Howard Dean, medical doctor, former Vermont governor, one-time Democratic presidential candidate and once chair of the Democratic National Committee (DNC), expressed interest last week in again running for president.
Dean, a feisty intellectual who does not suffer fools well, could be the first bump in the presumed coronation of Hillary Clinton as 2016 Democratic presidential nominee. The governor is having a reunion of “Deaniacs” in Vermont Sunday, June 23.
Political pundits and long-time Clinton supporters should not forget everyone expected then-US Senator Clinton of New York to win the Democratic nomination in 2008. Instead, she lost to a little known US Senator from Illinois. Currently, there is growing clamor that it’s time for a woman to be president. Actually, it is long overdue. Smart, strong capable women running for president and the years they ran include, but are not limited to, US Senator Margaret Chase Smith (1964) and US Representatives Shirley Chisholm (1972), Patsy Takemoto Mink (1972), Bella Savitzky Abzug (1972), Barbara Jordan (1976) and Patricia Schroeder (1988 and 1992). They had moxie, intelligence and the personal integrity necessary to serve in the White House.
These and other women are unforgettable trailblazers. In 2016, America deserves more in a candidate than simply the growing cliché, “it’s her turn.” Let’s be sure if Hillary is elected, it’s because she is the best candidate who happened to be a woman, not because she is first and foremost a woman.
As governor, Dean opposed the Iraq war, supported civil unions and universal health care that does not become a costly, bureaucratic nightmare. He earned a reputation as a business-friendly, tax-averse chief executive with a deft ability to balance fiscal pragmatism with prudent public policy. It set him apart from Democratic and Republican governors. He successfully found a middle way of governing. In a recent CBS News interview, Dean said he would run if candidate(s) don’t speak about the issues with vision and passion.
According to Dean, “What I am driven by is pushing the country in a direction that it desperately needs to be pushed; pushing other politicians who aren’t quite as frank as I am who need to be more candid with the American people about what needs to happen.” He added, “I am not trying to hedge. It’s a hard job running. It’s really tough.” Dean says he’s inclined not to run, but doesn’t seem to mind being the conscience of his party by getting candidate(s) to talk about issues as well as solutions.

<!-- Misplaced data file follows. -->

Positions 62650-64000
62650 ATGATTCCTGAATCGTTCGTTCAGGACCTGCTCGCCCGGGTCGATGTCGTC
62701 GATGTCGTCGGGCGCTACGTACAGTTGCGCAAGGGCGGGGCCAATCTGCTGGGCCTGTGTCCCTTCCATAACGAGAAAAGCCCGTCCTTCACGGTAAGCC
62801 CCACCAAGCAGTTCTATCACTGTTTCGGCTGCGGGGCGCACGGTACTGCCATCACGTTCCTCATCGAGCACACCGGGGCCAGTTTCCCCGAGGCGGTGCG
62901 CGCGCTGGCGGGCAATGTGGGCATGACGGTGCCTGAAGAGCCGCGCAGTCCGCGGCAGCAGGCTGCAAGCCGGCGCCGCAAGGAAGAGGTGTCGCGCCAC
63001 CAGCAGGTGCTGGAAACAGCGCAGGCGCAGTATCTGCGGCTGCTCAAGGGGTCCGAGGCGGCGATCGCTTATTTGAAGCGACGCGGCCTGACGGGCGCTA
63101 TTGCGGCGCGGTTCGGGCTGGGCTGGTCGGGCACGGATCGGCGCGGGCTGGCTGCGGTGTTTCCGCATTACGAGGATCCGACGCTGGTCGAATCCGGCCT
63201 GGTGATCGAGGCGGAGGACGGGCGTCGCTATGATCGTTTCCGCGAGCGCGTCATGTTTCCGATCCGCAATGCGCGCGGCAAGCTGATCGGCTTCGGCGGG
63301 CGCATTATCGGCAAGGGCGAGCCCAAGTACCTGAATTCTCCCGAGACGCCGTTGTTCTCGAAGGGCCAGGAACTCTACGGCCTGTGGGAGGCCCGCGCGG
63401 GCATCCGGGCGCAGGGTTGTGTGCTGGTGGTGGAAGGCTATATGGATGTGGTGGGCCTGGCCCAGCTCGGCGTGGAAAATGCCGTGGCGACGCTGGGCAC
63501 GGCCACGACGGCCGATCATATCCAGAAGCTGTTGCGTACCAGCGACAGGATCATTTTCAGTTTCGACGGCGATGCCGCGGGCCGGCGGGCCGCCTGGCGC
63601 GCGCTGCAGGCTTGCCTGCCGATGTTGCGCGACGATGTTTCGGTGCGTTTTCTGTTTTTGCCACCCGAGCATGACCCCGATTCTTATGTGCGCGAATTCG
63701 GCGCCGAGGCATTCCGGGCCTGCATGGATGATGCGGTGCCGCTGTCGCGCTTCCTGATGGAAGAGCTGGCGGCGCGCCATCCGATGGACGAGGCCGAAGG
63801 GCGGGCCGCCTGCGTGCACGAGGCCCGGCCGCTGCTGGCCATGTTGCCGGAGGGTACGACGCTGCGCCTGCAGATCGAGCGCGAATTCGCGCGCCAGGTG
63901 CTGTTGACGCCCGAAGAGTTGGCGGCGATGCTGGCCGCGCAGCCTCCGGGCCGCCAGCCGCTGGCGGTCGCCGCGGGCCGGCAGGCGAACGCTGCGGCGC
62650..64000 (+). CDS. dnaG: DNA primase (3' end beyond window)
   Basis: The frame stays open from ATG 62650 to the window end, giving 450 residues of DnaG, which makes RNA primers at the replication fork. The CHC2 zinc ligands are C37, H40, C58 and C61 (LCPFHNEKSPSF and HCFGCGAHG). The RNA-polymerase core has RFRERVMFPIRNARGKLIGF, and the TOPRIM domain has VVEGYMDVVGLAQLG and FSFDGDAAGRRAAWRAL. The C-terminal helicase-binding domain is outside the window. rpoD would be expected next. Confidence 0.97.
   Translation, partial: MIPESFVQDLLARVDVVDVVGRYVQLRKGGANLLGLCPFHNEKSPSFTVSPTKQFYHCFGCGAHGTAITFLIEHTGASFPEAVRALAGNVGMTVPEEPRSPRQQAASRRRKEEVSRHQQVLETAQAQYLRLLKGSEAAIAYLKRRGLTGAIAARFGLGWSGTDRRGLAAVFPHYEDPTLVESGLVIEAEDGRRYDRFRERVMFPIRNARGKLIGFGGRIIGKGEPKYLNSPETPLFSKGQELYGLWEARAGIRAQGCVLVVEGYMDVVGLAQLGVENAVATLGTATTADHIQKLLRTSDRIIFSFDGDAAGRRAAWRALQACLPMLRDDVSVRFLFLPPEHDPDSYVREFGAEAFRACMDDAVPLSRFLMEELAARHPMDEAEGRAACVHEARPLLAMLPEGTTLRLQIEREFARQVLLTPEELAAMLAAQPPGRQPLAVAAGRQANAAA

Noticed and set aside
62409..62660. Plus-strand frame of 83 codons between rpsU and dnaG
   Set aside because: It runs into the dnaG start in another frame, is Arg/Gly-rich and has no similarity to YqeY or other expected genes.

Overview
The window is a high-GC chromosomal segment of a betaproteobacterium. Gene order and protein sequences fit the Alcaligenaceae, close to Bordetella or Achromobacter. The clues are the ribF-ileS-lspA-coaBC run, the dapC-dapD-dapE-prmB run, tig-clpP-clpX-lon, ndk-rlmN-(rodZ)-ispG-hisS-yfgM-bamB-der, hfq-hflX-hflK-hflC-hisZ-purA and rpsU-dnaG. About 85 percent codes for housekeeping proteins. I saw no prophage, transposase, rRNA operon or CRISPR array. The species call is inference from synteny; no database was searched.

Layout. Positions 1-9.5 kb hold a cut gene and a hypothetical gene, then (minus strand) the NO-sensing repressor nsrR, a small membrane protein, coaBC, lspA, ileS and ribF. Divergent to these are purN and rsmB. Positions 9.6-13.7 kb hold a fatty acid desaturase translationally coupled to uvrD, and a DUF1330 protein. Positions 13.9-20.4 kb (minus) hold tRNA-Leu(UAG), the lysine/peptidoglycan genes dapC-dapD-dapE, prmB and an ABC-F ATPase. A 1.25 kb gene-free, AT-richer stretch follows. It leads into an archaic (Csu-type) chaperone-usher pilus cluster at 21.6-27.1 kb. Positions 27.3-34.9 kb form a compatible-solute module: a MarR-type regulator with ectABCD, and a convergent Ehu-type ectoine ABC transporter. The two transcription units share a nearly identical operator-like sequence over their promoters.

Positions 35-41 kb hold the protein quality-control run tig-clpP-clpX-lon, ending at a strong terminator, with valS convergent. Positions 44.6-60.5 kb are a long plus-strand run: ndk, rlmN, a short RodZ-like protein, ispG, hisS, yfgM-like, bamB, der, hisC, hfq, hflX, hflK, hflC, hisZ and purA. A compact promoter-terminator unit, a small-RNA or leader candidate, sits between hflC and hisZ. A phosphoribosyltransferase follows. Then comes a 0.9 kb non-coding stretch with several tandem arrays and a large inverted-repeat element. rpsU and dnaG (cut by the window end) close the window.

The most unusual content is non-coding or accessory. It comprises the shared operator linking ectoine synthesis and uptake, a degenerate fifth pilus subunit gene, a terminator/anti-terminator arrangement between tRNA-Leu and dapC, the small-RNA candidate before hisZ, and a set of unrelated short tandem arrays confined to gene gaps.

As a matter of disclosure, I interviewed Dean three times while Vermont governor. Early on, I suggested he’d make a better candidate then Vice President Al Gore to take on Gov. George Bush (R-Texas). Four years later, I made a similar observation. He made a credible run for the top spot against US Senator John Kerry (D-Mass.) for the presidential nomination, though came up short. Dean’s infamous “scream” in an attempt to rally his troops after losing the Iowa caucus seemed to be suspiciously seized-upon and shrewdly spun in the media depicting the Vermont governor, who opposed the Iraq war, as too spirited to serve as commander-in-chief.
The night Dean lost Iowa, he tried to maintain the enthusiasm of supporters, but in doing so provided critics an opportunity to define him. Kerry won the nomination and ran a poor campaign losing to Bush. There might be a presidential curse among Massachusetts nominees, especially when including Michael Dukakis and Mitt Romney. After falling short for the nomination, the Vermont governor became chair of the DNC. He rebuilt a national party and with it helped to revitalize its organizational prowess.
Part of this success stems from medical training and as a practicing doctor. He quickly and accurately diagnoses a problem and takes actions. He doesn’t languish with process knowing full well someone can die. These are skills he brought with him as an effective governor and respected national party chair. If Dean decides to jump into the 2016 race, he will have a mountain to climb as money piles up in Clinton’s campaign war chest. The Vermont governor, however, still has name recognition and a loyal network of Deaniacs throughout the country.
In addition, even if he doesn’t run, but remains an active commentator, he encourages candidate(s) to work for the nomination and not presume political entitlement. There are many issues needing debate and most important solutions to fix problems. Dean’s participation at some level will make the Democratic nominating process less a coronation and more about discussing challenges and better preparing the eventual nominee for the tough, general election contest.